The best way to generate the tree is a series of random playouts. The trick is being able to balance between exploration and exploitation (this is where the UCT comes in). There are some good code samples and plenty of research paper references here : http://www.mcts.ai

When I implemented the algorithm, I used random playouts until I hit an end point or termination state. I had a static evaluation function that would calculate the payoff at this point, then the score from this point is propagated back up the tree. Each player or "team" assumes that the other team will play the best move for themselves, and the worst move possible for their opponent.

I would also recommend checking out the papers by Chaslot and his phd thesis as well as some of the research that references his work (basically all the MCTS work since then).

For example: Player 1's first move could simulate 10 moves into the future alternating between player 1 moves and player 2 moves. Each time you must assume that the opposing player will try to minimize your score whilst maximizing their own score. There is an entire field based on this known as Game Theory. Once you simulate to the end of 10 games, you iterate from the start point again (because there is no point only simulating one set of decisions). Each of these branches of the tree must be scored where the score is propagated up the tree and the score represents the best possible payoff for the player doing the simulating assuming that the other player is also choosing the best moves for themselves.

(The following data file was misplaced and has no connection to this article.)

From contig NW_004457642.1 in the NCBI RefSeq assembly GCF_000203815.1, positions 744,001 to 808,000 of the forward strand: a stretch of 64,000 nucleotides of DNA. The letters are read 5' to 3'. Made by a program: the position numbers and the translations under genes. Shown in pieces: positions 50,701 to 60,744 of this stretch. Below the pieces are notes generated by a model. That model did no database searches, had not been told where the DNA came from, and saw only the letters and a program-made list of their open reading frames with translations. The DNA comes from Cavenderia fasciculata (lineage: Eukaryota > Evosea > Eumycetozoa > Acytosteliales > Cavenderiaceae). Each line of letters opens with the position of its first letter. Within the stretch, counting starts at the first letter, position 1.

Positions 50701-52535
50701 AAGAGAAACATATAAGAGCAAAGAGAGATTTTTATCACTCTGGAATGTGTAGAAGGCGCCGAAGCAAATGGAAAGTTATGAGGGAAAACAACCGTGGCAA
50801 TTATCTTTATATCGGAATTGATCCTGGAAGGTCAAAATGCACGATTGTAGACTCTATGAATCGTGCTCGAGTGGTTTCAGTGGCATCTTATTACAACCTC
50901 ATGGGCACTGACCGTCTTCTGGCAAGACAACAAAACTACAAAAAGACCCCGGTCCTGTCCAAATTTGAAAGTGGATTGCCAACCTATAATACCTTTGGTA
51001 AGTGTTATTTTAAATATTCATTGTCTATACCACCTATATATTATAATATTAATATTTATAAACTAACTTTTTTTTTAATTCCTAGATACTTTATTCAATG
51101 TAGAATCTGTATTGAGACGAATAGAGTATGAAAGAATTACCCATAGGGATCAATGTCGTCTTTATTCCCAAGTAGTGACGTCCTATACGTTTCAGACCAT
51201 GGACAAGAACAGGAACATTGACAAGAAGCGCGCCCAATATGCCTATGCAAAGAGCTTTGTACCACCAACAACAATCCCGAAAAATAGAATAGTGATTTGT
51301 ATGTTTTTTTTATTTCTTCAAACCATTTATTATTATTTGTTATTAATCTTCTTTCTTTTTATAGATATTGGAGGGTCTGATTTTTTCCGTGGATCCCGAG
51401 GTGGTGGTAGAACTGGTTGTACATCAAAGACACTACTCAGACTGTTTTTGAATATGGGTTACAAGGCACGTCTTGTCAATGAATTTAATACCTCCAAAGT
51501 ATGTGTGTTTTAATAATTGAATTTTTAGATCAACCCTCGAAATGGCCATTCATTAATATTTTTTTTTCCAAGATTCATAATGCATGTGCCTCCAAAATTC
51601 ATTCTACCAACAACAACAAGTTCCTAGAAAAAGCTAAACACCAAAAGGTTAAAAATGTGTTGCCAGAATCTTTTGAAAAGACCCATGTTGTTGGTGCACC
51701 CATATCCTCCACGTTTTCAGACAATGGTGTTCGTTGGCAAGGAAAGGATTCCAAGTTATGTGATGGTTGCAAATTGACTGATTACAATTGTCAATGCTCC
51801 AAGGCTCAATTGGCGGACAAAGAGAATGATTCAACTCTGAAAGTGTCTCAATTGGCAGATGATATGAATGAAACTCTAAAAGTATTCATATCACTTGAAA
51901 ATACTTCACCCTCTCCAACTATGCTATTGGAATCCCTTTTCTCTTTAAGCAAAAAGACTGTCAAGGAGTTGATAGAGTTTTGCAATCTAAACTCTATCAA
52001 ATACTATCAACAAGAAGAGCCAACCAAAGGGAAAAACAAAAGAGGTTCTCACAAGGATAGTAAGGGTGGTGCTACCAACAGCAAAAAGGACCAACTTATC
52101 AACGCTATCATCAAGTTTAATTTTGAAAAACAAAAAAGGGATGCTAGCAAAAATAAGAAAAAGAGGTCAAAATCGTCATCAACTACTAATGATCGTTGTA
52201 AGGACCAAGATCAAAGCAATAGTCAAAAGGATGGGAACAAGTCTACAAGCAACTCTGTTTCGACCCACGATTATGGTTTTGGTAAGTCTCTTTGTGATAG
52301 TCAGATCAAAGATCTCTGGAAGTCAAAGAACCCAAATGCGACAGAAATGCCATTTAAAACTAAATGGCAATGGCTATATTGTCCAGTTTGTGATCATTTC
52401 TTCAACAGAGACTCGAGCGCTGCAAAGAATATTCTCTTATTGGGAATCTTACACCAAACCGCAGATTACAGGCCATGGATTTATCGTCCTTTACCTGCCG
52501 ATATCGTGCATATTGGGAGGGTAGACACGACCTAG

MCTS consists of four strategic steps, repeated as long as there is time left. The steps are as follows.

In the selection step the tree is traversed from the
root node until we reach a node E, where we select a position that is not added to the tree yet.

Next, during the play-out step moves are played in self-play until the end of the game is reached. The result R of this “simulated” game is +1 in case of a win for Black (the first player in LOA), 0 in case of a draw, and −1 in case of a win for White.

Subsequently, in the expansion step children of E are added to the tree.

Finally, R is propagated back along the path from E to the root node in the backpropagation step. When time is up, the move played by the program is the child of the root with the highest value.
(This example is taken from this paper - PDF

www.ru.is/faculty/yngvi/pdf/WinandsBS08.pdf

Here are some implementations:

A list of libraries and games using some MCTS implementations
http://senseis.xmp.net/?MonteCarloTreeSearch

and a game independent open source UCT MCTS library called Fuego
http://fuego.sourceforge.net/fuego-doc-1.1/smartgame-doc/group__sguctgroup.html